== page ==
“The ramp up of KCM is the centerpiece of my 50-year vision. It’s technically very challenging, because of the massive amount of water we have to pump out of the mine, but I’m determined to find technical solutions,” explains Agarwal. KCM is one of Zambia’s largest integrated copper producers. Continue Reading →

The truth about South Africa’s illegal mining industry – by Graeme Hosken, Shenaaz Jamal, Jan Bornman and Kyle Cowan (Rand Daily Mail – March 27, 2017)

It’s a multibillion-dollar transnational business empire with its own financial targets, line managers, security personnel and CEOs

It’s a multibillion-dollar transnational business empire with its own financial targets, line managers, security personnel and CEOs. The playing field is spread over 6,000 disused gold, diamond, chrome and platinum mines across South Africa.

With a workforce of up to 30,000 people – equivalent to the population of a small mining town such as Carletonville on the West Rand – the operations of illegal mining syndicates run day and night.

Many of the illegal miners are immigrants, often working in conditions reminiscent of slavery. Illegal mining has been identified as a national threat and a multi-agency team has been formed toco-ordinate government efforts to combat it, says the Chamber of Mines. Continue Reading →

[South Africa] Reviving King of Gold Means Getting Mine Workers Off Their Knees – by Kevin Crowley (Bloomberg News – March 24, 2017)

During his early years as a miner in South Africa, Joas Mahanuque spent six hours a day on his knees drilling for Impala Platinum Holdings Ltd. The dust-filled tunnels half a mile underground were too low for him to stand, and temperatures reached 105 degrees Fahrenheit (40 degrees Celsius).

Today, he has essentially the same job 2.5 kilometers (1.5 miles) beneath the surface for Gold Fields Ltd. But unlike most of the precious-metals miners in the country, Mahanuque sits comfortably atop a new 7-ton vehicle, using a joystick to control an 8-foot drill as ventilated air blows behind him.

“It’s not hard,” the 37-year-old said while taking a break under the bright tunnel lights of South Deep, the country’s only fully mechanized underground gold mine. “You just sit and operate and make money.” Continue Reading →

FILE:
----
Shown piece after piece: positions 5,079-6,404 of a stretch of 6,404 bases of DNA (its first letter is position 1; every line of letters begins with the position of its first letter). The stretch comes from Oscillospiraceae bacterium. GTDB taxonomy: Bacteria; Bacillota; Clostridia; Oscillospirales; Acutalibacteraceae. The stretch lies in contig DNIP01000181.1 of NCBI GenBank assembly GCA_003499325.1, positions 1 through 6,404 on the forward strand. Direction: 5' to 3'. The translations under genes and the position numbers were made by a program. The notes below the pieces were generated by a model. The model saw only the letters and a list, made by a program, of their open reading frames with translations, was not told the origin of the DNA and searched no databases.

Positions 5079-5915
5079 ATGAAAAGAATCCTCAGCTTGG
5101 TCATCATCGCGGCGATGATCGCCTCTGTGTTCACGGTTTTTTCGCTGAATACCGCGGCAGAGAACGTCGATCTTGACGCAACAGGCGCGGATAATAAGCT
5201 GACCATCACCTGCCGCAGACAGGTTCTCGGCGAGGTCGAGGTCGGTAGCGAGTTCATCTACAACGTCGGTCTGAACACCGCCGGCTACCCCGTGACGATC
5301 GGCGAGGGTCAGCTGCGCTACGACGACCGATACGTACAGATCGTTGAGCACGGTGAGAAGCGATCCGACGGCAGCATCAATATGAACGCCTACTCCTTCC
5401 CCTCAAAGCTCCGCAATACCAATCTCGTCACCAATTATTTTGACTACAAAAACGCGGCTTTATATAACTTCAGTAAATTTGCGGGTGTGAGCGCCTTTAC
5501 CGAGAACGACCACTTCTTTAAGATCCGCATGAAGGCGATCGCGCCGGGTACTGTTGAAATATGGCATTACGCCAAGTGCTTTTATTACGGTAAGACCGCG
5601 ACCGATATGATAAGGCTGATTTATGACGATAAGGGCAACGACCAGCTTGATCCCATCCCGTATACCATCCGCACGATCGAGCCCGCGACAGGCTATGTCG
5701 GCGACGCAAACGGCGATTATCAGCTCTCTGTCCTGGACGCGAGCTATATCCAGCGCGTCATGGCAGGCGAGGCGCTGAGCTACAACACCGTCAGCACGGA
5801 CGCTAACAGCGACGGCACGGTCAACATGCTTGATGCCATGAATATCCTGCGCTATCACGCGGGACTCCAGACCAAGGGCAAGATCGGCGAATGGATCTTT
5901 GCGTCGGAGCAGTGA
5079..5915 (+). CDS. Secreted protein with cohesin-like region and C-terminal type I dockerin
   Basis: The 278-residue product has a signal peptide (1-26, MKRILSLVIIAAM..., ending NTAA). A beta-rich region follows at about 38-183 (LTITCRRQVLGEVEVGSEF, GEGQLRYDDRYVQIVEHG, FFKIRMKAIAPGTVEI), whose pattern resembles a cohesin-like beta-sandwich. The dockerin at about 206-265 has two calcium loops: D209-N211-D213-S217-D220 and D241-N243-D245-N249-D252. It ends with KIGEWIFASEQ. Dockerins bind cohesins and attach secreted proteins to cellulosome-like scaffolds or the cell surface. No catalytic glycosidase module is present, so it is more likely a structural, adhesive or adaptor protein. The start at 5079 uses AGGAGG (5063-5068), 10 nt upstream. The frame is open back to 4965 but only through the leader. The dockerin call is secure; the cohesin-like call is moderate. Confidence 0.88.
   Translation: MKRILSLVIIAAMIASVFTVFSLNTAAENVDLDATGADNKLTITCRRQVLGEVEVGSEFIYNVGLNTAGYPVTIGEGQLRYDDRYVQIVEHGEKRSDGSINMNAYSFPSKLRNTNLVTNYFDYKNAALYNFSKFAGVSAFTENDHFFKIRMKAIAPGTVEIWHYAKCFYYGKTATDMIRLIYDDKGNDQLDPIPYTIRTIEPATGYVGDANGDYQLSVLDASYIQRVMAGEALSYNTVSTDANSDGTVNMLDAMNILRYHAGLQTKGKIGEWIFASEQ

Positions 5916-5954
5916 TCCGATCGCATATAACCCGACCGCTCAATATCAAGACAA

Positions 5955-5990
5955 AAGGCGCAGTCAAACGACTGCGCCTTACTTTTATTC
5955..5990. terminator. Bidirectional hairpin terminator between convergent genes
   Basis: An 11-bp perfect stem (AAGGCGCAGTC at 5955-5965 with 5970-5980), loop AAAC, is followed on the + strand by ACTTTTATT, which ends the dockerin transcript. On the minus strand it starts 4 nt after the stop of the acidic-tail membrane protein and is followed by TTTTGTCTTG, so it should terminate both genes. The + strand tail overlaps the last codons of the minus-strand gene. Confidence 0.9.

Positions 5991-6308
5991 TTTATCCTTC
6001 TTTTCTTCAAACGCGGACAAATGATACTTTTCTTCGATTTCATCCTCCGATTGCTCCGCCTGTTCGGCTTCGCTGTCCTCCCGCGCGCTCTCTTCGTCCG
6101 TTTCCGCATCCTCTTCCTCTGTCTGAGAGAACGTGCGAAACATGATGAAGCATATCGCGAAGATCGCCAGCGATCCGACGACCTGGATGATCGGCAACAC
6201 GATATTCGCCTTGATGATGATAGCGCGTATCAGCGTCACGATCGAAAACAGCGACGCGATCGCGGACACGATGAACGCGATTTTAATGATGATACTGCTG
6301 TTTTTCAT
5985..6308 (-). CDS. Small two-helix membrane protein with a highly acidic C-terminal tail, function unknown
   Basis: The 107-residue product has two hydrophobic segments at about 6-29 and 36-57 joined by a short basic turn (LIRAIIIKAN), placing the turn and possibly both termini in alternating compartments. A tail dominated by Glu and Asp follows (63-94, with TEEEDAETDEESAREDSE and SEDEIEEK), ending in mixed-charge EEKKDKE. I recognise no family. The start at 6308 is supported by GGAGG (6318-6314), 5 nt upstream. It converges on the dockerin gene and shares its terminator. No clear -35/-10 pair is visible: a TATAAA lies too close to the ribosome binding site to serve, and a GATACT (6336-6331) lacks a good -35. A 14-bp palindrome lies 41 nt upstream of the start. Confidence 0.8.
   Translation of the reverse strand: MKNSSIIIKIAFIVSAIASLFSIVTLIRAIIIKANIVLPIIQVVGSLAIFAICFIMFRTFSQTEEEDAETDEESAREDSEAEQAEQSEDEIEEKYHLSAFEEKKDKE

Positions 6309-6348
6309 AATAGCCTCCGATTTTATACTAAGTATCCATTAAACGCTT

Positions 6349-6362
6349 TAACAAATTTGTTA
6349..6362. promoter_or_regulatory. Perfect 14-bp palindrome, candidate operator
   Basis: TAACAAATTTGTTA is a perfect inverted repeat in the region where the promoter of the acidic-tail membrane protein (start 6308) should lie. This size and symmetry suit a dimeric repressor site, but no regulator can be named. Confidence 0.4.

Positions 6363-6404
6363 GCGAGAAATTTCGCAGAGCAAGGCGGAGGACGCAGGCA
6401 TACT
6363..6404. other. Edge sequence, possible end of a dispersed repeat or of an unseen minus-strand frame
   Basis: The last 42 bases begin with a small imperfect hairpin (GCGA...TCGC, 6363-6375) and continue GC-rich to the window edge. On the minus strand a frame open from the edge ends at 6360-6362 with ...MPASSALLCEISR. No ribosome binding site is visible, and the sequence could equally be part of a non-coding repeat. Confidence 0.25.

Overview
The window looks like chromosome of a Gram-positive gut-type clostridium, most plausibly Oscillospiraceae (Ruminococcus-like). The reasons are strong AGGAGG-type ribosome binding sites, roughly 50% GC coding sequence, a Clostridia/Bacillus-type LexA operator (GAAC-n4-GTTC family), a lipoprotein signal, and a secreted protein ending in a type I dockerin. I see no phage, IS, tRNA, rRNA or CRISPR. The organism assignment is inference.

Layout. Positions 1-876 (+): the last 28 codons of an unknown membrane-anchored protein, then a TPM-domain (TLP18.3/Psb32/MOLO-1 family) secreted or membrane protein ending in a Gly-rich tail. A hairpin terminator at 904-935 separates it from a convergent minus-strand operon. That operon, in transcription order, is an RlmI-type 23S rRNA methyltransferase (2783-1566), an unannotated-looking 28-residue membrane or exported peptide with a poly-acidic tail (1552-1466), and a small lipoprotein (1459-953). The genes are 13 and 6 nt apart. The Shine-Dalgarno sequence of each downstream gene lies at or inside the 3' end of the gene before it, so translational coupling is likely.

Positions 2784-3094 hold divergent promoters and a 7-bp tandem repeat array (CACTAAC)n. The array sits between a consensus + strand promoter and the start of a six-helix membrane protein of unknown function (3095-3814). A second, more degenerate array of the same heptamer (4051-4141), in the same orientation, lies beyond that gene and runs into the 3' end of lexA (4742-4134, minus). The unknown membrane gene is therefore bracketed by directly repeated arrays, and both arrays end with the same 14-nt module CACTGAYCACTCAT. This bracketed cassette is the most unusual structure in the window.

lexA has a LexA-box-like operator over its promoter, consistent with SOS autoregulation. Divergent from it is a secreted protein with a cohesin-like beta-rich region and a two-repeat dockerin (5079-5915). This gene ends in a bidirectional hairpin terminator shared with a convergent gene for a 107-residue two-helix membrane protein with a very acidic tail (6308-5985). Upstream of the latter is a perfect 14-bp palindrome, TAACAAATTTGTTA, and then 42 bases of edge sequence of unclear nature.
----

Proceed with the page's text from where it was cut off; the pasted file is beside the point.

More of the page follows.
Endeavour, Acacia talks break down – by Staff (Mining Journal – March 22, 2017)

Two months after announcing they were in discussions about a possible merger, Acacia Mining (LN:ACA) and Endeavour Mining (CN:EDV) have called it quits, deciding a joint Africa-focused gold mining proposition is not in the best interest of shareholders.

The combination, which would have seen Acacia’s Tanzania operations joined with Endeavour’s West Africa assets, had been heralded as the first major piece of gold M&A in 2017 and got analysts and bankers, alike, very excited at the prospect of further corporate transactions.

In separate statements, the two said they had agreed to terminate discussions, with shareholder value seemingly the main sticking point. The deal was initially seen as a way for Barrick Gold (CN:ABX) to more than halve its 64% Acacia stake to a 30% level. Continue Reading →

Zambia Copper Miners Face $276 Million Bill in Power Dispute – by Matthew Hill and Taonga Clifford Mitimingi (Bloomberg News – March 20, 2017)

Zambian copper miners including the local unit of Glencore Plc could face a power bill of more than $276 million if they lose a dispute with the government over electricity tariff rises, according to Copperbelt Energy Corp., their biggest supplier.

A resolution to the three-year battle could come by the end of the month, Copperbelt said in its 2016 annual report, published on Friday. If the High Court rules in favor of the energy regulator and its tariff increases, the supplier will be ordered to pay state-owned power producer Zesco Ltd. $276 million in outstanding fees. The company would in turn pass the cost onto customers, Copperbelt said.

A ruling could bring an end to a dispute that has raged in Africa’s second-biggest copper producer since April 2014, when Zambia’s Energy Regulation Board raised tariffs for mining operators by almost 30 percent. The Chamber of Mines of Zambia, which represents the companies, asked the High Court in Lusaka, the capital, to review if the increase was lawful. The regulator again raised prices in January, 2016. Continue Reading →

Australian mining firms closely watching after Tanzania imposes an export ban – by Daniel Flitton (Sydney Morning Herald – March 20, 2017)

A surprise export ban imposed on gold and copper concentrate by Tanzania’s President has forced several Australian mining firms to seek urgent assurances about the future of their operations in the African nation.